After building up an early 19-point lead Thursday night against the Houston Rockets, the Los Angeles Lakers found themselves on the ropes down the stretch. The momentum had clearly swung in the Rockets' favor, and James Harden was in takeover mode, reaching the 35-point mark on a three-pointer with just under five minutes to go.
To stem the tide and keep the ball out of Harden's hands, Lakers coach Mike D'Antoni decided to muck up the game and use a strategy that had been used against him the year before: Hack-A-Dwight.
At first, Dwight Howard made his former team pay by knocking down 4-of-6 from the line. However, Howard then went on to miss five of his next six attempts from the charity stripe, allowing the Lakers to get back in the game. Ultimately, Steve Blake buried a three with 1.3 seconds left to give the Lakers a stunning 99-98 victory in Houston.
Afterward, Harden admitted to Marc Spears of Yahoo! Sports that the Hack-A-Dwight took him out of his rhythm:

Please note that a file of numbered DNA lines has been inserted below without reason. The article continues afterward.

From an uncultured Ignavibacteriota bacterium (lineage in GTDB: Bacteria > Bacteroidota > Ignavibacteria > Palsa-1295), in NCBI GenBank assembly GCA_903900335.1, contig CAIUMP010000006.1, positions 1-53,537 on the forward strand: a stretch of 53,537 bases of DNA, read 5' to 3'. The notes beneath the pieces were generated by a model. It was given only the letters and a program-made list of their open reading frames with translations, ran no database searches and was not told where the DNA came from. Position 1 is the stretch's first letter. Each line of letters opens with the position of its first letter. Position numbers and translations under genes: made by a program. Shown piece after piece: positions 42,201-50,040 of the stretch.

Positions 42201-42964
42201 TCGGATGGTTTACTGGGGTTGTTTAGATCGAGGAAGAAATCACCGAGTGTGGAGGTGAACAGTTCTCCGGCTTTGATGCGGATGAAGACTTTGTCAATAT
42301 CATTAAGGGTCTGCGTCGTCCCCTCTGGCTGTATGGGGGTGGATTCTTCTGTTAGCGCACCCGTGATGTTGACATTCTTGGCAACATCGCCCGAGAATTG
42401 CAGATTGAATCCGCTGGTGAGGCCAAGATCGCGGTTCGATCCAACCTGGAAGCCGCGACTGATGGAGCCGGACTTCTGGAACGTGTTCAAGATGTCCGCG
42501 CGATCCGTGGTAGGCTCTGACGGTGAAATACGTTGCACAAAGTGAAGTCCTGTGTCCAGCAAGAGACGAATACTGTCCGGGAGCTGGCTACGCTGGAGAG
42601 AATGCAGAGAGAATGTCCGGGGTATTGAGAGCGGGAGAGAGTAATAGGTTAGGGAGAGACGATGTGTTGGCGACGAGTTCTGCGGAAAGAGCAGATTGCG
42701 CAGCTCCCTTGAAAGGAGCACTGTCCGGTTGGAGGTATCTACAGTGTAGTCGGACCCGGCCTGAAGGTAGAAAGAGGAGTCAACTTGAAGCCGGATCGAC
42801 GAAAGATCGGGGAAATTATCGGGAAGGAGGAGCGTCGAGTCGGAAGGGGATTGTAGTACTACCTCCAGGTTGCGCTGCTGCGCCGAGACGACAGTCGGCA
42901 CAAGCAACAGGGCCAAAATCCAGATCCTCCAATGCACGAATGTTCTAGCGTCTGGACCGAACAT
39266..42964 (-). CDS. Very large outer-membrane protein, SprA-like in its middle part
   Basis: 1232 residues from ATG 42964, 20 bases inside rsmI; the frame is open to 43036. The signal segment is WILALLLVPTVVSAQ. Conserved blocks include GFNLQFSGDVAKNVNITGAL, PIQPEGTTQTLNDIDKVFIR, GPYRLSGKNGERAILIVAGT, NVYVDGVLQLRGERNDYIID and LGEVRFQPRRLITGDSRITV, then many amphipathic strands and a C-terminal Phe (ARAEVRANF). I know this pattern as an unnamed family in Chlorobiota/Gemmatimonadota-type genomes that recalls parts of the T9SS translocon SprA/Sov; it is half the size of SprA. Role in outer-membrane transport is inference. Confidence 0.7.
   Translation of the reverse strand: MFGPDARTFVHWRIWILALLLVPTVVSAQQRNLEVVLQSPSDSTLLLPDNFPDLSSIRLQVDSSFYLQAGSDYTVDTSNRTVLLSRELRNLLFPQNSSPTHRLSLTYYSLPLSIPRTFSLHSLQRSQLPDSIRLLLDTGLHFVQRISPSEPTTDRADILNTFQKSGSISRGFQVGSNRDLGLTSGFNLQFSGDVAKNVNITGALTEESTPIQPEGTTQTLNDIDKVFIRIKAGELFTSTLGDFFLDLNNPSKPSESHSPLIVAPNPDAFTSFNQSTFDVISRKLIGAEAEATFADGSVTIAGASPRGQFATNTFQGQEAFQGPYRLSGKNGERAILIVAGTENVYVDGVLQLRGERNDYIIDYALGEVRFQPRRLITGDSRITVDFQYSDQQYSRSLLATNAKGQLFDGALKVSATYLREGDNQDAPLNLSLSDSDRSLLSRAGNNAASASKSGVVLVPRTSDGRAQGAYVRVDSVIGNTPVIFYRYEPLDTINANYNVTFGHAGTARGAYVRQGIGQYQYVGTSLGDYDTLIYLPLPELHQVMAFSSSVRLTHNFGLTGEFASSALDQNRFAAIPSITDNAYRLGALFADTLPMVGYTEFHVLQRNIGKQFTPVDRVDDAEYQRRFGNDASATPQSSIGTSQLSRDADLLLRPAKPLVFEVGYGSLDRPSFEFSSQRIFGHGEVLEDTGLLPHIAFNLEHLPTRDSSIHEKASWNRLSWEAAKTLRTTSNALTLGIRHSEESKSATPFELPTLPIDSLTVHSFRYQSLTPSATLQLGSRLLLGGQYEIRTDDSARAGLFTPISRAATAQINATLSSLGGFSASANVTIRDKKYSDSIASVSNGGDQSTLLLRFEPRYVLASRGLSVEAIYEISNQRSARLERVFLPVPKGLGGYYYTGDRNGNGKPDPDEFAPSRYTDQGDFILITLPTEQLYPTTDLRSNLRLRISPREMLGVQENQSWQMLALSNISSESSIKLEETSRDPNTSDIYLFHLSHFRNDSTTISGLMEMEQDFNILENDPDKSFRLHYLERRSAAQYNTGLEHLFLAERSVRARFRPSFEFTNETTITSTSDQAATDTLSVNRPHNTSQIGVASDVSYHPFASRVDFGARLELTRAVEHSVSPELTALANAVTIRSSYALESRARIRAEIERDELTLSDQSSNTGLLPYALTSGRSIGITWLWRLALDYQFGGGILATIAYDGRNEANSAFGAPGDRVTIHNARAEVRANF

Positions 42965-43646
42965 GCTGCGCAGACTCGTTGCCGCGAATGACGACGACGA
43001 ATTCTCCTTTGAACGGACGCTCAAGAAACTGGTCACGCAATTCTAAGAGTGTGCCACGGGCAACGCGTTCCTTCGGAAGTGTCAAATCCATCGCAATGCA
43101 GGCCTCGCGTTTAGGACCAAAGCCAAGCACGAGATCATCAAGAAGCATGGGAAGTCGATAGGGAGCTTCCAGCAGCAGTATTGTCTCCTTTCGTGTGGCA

"I was in a rhythm and they started fouling Dwight," Harden said. "It kind of slows us down. It slows our pace down and what we like to do. Good coaching."
Harden didn't score a single point once Hack-A-Dwight began, finishing the game by missing three straight shots. Whether or not this will be a point of contentiousness down the road remains to be seen, but Harden will likely have to get used to that type of strategy unless Howard can knock down free throws at a better rate. Other coaches are sure to follow the lead of D'Antoni, who said he'd "rather have Dwight finishing it up than Harden."
Howard finished the game a woeful 5-of-16 from the free throw line. As much success as Howard has allegedly had on free throws in practice, he just can't consistently find his stroke during games. At this point, there's not much more Howard can do besides continue putting in the work and hoping the in-game performance improves.